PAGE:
No let-up can be expected in the drive to prevent water pollution from agricultural sources, and to protect and improve water quality.
An expert review group has made recommendations such as exclusion of cattle from watercourses on heavier stocked farms.
Realistically, such measures are the least that farmers can expect.
These recommendations go to the Department of Housing, Planning and Local Government, and the Department of Agriculture, Food and the Marine, which in turn must negotiate with the European Commission on the details of a new Nitrates Action Programme to be put in place by the end of 2017.
The Nitrates Action Programmes have been in place since 2006, requiring farmers, among other things, to observe closed periods in which fertiliser cannot be spread.
The expert review group (of officials from the two Departments and from the Environmental Protection Agency) says the Nitrates Action Programme is the basic measure for protection of waters from agricultural sources, and it has helped keep average nitrate concentrations across all water categories at a relatively stable level.
However, despite significant initial improvements in water quality since 2006, further improvements have not been observed within the past six years.
In addition, compliance levels among farm holdings have not improved.
Now, the expert review group’s recommendations for all farms include prevention of direct run-off from farm roadways to water, and livestock drinking points on the heavier stocked farms (grassland stocking rates above 170kg of N/ha) to be at least 20m from water.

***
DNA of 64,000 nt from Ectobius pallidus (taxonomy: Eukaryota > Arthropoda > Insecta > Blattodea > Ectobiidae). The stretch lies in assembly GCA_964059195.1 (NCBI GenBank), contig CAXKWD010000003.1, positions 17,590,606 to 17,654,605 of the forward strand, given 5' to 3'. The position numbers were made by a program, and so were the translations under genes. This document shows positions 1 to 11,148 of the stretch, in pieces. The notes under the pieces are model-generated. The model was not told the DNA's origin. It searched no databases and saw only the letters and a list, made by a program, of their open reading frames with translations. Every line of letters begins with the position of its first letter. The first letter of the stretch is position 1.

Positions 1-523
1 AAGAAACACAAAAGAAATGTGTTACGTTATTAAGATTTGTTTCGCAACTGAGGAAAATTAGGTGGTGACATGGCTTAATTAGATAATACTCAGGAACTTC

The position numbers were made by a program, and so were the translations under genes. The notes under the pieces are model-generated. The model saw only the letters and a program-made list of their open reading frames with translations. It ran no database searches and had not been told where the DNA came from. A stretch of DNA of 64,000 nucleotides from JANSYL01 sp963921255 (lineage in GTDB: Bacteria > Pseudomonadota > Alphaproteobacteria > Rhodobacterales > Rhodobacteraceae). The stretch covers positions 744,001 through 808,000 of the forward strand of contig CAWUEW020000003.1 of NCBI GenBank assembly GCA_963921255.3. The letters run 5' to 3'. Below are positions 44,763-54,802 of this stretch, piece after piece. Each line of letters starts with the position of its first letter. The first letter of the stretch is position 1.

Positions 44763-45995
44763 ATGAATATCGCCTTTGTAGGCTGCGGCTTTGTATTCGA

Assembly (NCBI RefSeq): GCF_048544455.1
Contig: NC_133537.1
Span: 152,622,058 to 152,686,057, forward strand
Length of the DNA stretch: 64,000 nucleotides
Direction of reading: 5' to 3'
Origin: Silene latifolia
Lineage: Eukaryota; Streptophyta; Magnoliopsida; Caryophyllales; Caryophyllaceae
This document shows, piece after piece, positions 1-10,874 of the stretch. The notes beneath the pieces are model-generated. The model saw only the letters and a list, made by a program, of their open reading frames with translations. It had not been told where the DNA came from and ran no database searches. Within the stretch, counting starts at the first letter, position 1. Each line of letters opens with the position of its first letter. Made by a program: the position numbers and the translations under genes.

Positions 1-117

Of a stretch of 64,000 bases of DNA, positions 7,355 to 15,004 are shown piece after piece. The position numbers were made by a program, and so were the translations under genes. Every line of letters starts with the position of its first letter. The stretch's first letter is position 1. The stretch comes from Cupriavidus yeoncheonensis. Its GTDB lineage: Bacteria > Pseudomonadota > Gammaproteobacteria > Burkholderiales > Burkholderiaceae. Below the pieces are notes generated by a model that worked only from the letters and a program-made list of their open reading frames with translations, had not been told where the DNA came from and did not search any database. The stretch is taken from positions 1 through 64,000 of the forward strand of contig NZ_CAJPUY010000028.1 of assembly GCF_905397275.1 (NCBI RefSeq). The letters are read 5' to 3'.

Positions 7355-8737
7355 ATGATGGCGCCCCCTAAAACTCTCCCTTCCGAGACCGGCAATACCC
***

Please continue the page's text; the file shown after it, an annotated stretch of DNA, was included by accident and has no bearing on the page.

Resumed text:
Recommendations also include measures to attain optimum soil fertility consistent with efficient agricultural production and water quality protection.
The review group says its recommendations would bring about important incremental improvements, but the most potential for improvements in water quality are in adopting a collaborative approach focussed on changing behaviours at farm level.
The review group warns that any future declines in water quality will threaten the possibility of future derogations being granted under the Nitrates Directive for nearly 7,000 Irish farmers (predominantly dairy farmers), allowing them to farm at a more intensive stocking rate.
The risk of losing such derogations is already faced by farmers in the Netherlands because they didn’t measure up, exceeding their national phosphate limits for three years, and they have been forced to reduce their dairy herds 3% in the past year in an effort to comply.
The pressure they have come under demonstrated the European Commission’s resolve to enforce the EU’s Water Framework Directive, which is designed to achieve at least good status for all water bodies.
Any Irish farmers that resent the imposition of new controls to prevent nitrate or phosphate pollution should keep the plight of the Dutch in mind. And they can no longer point to the other side of the world and complain that environmental restrictions are much less in New Zealand, a country with similar farming practices, which competes with Ireland for a share of the world dairy products market.
Down there, dairy farmers now face environmental taxes that could cost an average of €11,000 per year for each farm, if the Green Party and Labour Party get into government.
Their recent general election was inconclusive, and talks are now getting under way to form a coalition government.
The Green Party and Labour Party are likely to be involved, and they want a carbon tax averaging €4,000 per farm, and a nitrogen pollution tax averaging €6,800 per farm.
And the Labour Party (which doubled its MPs in the election), proposes a water use tax which would add a further €27,000 to the annual bills of the 2,000 dairy farms (out of 12,000) that use irrigation.